The Way It’s Always Been Done – And Why That’s A Problem

By September 24, 2015Healthcare, Workforce
Always done it that way

About the Author:
Derek Frer is the Customer Development Director for Swift Shift a workforce management software company based in London. If you would like to receive blog posts to your email sign up here or follow him on twitter.

How Traditional Shift Planning Works

Normally schedules are created 2 to 6 weeks in advance by local managers or administrators by hand (really advanced schedulers are using excel!).  There is the odd case of using scheduling software, but many of those systems are too complicated or time consuming to be of value.

The process starts with creating a draft of the schedule in which they attempt to balance the following constraints:

  • Business needs such as acuity model or sales per labour hour
  • Labour budget
  • Time off requests
  • Employee preferences

Once a draft is ready, the scheduler will distribute the schedule.  Which sounds fancier than it is: most of the time the distribution model is as simple as posting the schedule in the employee break room.

Then the real fun begins!

Problems with Traditional Shift Planning

The whole process is hugely time-consuming and inefficient for everyone involved.  As soon as the draft is posted, the scramble begins.  

Staff unhappy with their schedule race to speak with the scheduler in the hope of adjusting their shifts before co-workers get a chance to bend their ear.  At a certain stage, the scheduler can’t alter the schedule anymore.  This causes staff to move to the next port of call – trying to swap shifts with each other!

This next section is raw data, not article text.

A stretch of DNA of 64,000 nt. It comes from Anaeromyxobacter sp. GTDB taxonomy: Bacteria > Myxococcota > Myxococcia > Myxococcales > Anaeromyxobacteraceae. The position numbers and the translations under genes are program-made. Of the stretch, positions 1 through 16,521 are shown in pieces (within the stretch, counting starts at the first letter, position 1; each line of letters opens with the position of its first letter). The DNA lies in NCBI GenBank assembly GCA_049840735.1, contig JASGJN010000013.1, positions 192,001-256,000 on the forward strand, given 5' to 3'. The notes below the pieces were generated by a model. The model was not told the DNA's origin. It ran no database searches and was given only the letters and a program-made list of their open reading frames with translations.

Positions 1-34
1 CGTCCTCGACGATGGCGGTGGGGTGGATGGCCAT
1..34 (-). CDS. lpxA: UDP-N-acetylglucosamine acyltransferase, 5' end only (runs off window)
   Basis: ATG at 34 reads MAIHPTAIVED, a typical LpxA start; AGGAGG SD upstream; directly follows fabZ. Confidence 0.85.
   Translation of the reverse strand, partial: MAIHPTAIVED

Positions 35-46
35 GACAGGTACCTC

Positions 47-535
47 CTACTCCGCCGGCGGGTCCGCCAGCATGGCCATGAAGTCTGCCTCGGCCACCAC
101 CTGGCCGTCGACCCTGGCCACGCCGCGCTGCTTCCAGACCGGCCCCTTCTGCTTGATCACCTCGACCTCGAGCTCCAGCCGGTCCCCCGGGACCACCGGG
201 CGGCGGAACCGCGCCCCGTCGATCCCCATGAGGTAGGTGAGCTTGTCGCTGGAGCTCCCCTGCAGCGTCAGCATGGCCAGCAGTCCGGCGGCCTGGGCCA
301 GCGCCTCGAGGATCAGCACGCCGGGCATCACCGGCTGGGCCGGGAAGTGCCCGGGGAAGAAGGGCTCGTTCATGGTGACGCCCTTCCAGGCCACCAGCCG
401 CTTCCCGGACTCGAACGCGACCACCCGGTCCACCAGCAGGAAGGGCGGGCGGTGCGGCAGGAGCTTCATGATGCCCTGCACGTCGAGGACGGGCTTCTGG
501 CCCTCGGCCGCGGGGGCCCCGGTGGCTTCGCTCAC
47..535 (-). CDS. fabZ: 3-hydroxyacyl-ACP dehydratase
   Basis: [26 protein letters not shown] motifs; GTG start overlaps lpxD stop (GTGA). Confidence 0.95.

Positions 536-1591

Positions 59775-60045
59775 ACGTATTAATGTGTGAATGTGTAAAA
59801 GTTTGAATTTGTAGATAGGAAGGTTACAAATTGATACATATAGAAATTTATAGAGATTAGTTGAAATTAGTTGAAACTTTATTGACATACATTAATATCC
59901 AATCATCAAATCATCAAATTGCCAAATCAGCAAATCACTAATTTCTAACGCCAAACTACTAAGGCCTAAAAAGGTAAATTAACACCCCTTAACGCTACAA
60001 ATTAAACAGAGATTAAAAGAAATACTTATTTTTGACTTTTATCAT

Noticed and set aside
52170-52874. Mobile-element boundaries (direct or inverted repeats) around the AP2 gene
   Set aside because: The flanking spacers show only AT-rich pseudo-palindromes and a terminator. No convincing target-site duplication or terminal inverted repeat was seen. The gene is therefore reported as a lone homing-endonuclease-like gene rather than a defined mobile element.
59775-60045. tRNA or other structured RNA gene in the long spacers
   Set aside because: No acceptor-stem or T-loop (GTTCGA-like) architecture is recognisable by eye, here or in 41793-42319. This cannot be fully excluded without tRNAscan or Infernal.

Communication is another giant hole in the traditional process.  Hanging a schedule on the wall is clearly a terrible way to inform staff of their future schedules.  Bigger issues arise when staff are not on site and need to find out their schedule.  Their only solution is to call their manager or another co-worker to ask them to check the schedule.

This archaic process makes covering shifts nigh impossible.  Staff have no visibility on gaps in the coming weeks.  Which means there is no proactive covering of open shifts.  Managers and administrators are largely stuck calling staff last minute to try to find cover.

What are the best schedulers doing?

Employee engagement and satisfaction is central to business performance.  Happy employees simply deliver higher levels of care!

Enlightened schedulers are finding ways to simultaneously reduce the amount of time it takes to create/manage the schedule as well as give staff a ‘voice’ in the process.  We have seen a rise in companies exploring and implementing a Self Scheduling model.

Self Scheduling is a process gaining popularity due to it’s ability to achieve business goals and employee engagement.